The ARRL VHF Contest is often full of surprises. Not so many this year.

The highlight was working my first 1296 MHz SSB QSO with W5LUA, with my double quad on a mast held by hand and supported by my ham shack chair. You can really fine tune the beam heading that way.

The other highlight was N0LD/R making a pass through the area and lighting up a few grids on 2 meters and 70 cm. I always appreciate rovers.

It was also interesting to see the buzz on PingJockey with the new MSK144 WSJT mode for meteor scatter. I picked up a few random decodes but only one QSO with K5QE on 6 meters. No meteors involved on that path. But couldn’t hear them on SSB.

I used my new Icom IC-9100 and it worked great. I received lots of compliments on the audio. That was appreciated but gives you an idea of the rapid fire QSOs during the contest. Umm, not really.

I made 8 QSOs on 6 meters with 3 grids, 23 on 2 meters with 6 grids, 16 on 70 centimeters with 5 grids, and that one highlight on 23 centimeters.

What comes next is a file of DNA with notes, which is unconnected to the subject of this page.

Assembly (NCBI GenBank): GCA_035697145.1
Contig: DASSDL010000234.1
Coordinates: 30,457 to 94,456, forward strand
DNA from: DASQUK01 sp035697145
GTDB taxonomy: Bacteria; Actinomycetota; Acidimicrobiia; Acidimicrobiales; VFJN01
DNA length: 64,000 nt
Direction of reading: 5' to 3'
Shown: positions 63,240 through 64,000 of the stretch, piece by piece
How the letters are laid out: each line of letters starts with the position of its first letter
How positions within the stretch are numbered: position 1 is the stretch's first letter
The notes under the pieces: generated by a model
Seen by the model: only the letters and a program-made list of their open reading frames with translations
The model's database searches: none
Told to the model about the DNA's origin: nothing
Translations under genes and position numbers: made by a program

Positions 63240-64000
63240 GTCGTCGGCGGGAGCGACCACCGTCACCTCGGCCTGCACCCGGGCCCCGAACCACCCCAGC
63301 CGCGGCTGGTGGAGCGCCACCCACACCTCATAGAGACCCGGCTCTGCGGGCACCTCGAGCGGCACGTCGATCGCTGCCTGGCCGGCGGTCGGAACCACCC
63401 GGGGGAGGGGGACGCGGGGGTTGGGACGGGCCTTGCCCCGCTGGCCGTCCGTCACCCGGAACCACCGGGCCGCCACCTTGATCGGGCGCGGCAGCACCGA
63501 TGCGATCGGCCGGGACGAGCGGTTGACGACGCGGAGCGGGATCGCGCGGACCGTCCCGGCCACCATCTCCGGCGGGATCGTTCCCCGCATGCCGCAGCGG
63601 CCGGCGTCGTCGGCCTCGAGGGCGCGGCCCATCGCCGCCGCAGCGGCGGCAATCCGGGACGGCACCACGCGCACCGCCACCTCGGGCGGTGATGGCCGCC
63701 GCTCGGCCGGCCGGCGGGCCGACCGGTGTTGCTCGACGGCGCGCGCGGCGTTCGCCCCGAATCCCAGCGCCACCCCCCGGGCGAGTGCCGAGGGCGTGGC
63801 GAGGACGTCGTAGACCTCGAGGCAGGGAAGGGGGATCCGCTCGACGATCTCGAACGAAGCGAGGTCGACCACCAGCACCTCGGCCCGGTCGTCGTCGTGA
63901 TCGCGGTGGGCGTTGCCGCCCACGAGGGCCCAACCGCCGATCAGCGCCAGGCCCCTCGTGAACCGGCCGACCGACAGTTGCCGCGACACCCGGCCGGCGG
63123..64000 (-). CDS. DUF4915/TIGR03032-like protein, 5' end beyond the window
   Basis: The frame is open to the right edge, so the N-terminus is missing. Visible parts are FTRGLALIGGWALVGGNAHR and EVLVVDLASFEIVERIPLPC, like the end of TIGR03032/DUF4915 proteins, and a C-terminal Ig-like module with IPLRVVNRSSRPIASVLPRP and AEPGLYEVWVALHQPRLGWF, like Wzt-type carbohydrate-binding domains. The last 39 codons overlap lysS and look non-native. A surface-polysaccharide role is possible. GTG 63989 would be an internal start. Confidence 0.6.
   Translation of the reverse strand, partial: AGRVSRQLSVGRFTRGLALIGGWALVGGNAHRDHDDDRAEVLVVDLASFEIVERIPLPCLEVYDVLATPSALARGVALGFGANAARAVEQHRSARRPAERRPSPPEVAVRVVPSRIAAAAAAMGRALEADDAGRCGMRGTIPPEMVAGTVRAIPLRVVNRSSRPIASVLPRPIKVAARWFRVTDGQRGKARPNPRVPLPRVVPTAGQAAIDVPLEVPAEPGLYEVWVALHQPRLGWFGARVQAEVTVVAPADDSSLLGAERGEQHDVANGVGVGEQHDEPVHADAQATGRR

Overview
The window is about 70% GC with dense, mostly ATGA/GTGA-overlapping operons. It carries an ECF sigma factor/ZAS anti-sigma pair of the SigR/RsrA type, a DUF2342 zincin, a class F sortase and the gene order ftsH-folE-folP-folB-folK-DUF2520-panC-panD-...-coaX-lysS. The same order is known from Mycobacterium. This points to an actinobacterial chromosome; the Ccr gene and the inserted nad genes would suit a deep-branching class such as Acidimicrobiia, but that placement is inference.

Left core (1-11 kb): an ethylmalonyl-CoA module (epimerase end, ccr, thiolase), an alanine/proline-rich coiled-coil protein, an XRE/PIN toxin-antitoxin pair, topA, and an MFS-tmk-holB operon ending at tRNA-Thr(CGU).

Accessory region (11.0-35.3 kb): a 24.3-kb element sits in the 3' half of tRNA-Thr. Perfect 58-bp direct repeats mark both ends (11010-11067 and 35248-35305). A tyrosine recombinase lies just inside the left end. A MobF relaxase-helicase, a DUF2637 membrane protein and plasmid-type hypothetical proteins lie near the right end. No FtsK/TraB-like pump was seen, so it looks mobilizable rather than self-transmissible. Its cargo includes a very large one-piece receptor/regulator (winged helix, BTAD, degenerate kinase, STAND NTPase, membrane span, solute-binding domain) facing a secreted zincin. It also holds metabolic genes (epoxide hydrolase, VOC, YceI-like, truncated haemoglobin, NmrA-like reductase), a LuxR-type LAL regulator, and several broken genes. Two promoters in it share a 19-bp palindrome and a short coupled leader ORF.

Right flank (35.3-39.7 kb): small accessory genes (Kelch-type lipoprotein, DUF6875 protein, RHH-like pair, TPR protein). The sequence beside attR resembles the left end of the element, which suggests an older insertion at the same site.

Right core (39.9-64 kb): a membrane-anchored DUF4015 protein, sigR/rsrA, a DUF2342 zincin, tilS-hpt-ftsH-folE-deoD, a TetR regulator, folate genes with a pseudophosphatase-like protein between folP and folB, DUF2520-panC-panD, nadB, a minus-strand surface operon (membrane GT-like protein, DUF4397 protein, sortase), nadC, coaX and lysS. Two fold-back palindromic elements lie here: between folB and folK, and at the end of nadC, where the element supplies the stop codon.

I will note that many went out of their way to provide another band. WA5VJB, Kent, fired up a 70 cm FM rig to help me with that band. A number of people helped me with all three bands.

It was a good contest. Just wish we had more people on the air in the Dallas-Fort Worth area.

My next project is to reset my antennas for improved satellite work. I reset them a few weeks ago for horizontal polarization for the contest. I’m going to get them back to vertical polarization with a 10 degree elevation. That worked great.

Hope to work you on the air — VHF contests or satellites.

 

What do you think?